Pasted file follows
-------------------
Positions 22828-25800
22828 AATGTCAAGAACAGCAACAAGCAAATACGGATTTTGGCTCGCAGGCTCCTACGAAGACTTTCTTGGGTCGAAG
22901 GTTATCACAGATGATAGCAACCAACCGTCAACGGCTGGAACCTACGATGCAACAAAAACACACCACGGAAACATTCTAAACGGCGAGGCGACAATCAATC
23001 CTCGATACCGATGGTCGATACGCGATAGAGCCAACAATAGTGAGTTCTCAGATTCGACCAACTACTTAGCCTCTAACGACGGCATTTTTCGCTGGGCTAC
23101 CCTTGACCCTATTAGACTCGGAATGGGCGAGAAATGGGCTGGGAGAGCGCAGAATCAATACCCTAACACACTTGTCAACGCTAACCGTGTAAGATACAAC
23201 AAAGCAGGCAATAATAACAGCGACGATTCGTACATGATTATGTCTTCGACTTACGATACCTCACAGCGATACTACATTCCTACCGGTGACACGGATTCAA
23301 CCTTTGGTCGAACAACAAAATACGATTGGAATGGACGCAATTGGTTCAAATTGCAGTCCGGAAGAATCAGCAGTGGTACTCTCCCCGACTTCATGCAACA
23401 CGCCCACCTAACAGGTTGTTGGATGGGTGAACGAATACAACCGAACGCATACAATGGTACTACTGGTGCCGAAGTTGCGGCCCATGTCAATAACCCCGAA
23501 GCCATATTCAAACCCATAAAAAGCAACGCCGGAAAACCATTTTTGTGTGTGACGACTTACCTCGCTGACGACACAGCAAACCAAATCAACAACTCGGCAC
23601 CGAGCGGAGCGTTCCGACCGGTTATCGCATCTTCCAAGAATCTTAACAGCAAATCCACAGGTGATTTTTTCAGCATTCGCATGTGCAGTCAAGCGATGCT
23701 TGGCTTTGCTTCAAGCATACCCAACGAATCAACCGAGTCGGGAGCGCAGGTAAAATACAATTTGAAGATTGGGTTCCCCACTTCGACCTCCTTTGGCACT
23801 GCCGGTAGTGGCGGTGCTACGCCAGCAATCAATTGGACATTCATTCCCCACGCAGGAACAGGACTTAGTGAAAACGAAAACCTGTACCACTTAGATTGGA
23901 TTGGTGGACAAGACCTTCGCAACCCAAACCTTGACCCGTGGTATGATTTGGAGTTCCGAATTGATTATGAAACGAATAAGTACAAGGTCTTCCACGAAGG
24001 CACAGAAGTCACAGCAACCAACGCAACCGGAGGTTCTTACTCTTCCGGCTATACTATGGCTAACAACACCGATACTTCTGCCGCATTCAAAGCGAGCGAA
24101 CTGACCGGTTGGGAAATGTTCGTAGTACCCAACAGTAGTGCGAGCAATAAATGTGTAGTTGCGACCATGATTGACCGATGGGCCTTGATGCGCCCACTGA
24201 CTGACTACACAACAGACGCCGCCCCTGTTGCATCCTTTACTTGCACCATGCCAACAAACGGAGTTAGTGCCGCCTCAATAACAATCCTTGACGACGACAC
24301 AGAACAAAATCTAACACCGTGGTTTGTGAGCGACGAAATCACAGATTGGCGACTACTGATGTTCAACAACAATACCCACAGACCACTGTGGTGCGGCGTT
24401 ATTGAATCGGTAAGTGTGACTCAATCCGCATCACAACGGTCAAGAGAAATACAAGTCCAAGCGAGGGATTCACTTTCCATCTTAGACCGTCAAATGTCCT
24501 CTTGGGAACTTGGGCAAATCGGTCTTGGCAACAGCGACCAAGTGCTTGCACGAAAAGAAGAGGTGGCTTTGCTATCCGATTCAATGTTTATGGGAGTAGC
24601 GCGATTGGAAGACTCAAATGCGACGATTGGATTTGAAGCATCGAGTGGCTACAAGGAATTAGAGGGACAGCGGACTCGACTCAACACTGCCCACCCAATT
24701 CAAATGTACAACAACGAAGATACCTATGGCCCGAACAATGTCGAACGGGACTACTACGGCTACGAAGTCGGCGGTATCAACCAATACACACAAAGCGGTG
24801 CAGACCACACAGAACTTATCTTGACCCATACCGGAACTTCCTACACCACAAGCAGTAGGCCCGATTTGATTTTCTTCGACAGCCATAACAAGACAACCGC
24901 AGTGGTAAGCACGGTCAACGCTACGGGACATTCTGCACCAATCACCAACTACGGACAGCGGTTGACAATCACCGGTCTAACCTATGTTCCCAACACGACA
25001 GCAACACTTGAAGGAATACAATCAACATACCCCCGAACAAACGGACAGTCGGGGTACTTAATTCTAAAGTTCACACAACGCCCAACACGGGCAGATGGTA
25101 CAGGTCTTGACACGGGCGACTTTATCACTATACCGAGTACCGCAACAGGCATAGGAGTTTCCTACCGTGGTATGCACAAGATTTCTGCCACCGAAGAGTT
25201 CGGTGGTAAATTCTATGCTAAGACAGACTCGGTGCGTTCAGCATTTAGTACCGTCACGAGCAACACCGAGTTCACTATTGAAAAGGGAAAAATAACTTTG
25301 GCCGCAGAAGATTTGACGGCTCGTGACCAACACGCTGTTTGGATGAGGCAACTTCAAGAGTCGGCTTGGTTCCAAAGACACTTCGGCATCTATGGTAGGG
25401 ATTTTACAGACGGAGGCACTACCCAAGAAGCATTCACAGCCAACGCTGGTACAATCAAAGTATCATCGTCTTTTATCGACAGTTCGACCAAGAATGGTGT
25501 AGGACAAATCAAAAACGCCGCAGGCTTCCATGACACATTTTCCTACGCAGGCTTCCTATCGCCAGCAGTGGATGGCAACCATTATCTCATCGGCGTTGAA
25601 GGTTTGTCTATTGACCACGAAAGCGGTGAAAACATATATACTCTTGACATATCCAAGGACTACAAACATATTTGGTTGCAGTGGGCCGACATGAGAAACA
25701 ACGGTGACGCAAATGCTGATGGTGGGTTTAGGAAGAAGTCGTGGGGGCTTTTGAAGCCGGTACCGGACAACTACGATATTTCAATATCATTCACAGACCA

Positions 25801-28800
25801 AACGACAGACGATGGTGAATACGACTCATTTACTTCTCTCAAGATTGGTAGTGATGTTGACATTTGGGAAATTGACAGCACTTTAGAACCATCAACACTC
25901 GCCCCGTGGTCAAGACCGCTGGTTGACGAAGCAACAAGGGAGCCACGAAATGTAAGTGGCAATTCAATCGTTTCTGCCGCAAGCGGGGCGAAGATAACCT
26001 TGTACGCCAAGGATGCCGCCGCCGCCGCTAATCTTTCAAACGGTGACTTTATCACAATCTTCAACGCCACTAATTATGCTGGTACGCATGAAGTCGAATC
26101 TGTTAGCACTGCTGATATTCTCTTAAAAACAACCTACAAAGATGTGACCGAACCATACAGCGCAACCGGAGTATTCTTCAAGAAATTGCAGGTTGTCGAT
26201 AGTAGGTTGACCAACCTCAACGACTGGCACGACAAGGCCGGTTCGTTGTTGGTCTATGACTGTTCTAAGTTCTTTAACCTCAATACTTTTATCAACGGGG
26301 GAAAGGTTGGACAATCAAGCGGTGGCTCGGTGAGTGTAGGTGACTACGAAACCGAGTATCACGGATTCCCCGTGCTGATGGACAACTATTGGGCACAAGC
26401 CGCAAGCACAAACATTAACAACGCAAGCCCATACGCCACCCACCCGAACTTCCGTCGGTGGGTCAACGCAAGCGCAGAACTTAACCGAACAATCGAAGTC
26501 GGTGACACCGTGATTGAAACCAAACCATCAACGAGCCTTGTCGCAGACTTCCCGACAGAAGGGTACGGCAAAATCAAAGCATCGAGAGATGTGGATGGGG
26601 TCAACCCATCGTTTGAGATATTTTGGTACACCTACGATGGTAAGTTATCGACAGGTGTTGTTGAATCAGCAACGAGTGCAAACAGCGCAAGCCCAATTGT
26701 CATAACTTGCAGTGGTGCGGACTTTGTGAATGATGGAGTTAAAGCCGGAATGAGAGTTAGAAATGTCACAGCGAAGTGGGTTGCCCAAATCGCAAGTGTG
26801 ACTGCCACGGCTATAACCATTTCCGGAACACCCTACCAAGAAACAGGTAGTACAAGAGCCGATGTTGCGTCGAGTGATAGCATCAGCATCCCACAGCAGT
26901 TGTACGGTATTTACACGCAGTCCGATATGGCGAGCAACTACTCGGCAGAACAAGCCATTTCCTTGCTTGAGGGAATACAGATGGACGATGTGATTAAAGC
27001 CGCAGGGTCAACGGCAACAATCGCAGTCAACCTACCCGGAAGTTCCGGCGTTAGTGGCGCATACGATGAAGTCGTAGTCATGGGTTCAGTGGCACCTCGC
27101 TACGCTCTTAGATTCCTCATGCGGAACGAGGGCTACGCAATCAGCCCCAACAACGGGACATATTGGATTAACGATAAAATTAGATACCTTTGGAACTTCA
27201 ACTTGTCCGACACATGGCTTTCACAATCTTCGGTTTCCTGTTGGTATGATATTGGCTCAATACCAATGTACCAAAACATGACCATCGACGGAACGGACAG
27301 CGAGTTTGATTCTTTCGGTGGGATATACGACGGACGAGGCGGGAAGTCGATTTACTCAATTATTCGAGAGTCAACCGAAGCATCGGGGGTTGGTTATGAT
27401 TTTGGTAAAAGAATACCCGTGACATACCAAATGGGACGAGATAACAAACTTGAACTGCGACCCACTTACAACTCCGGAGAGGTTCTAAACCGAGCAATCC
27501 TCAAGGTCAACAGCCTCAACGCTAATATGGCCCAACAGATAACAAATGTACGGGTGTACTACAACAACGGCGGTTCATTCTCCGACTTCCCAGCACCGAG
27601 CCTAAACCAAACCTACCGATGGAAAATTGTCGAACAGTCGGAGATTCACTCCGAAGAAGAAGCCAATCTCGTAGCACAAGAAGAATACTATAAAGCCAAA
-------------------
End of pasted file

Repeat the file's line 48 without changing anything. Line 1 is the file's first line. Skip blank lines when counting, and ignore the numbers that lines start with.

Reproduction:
27301 CGAGTTTGATTCTTTCGGTGGGATATACGACGGACGAGGCGGGAAGTCGATTTACTCAATTATTCGAGAGTCAACCGAAGCATCGGGGGTTGGTTATGAT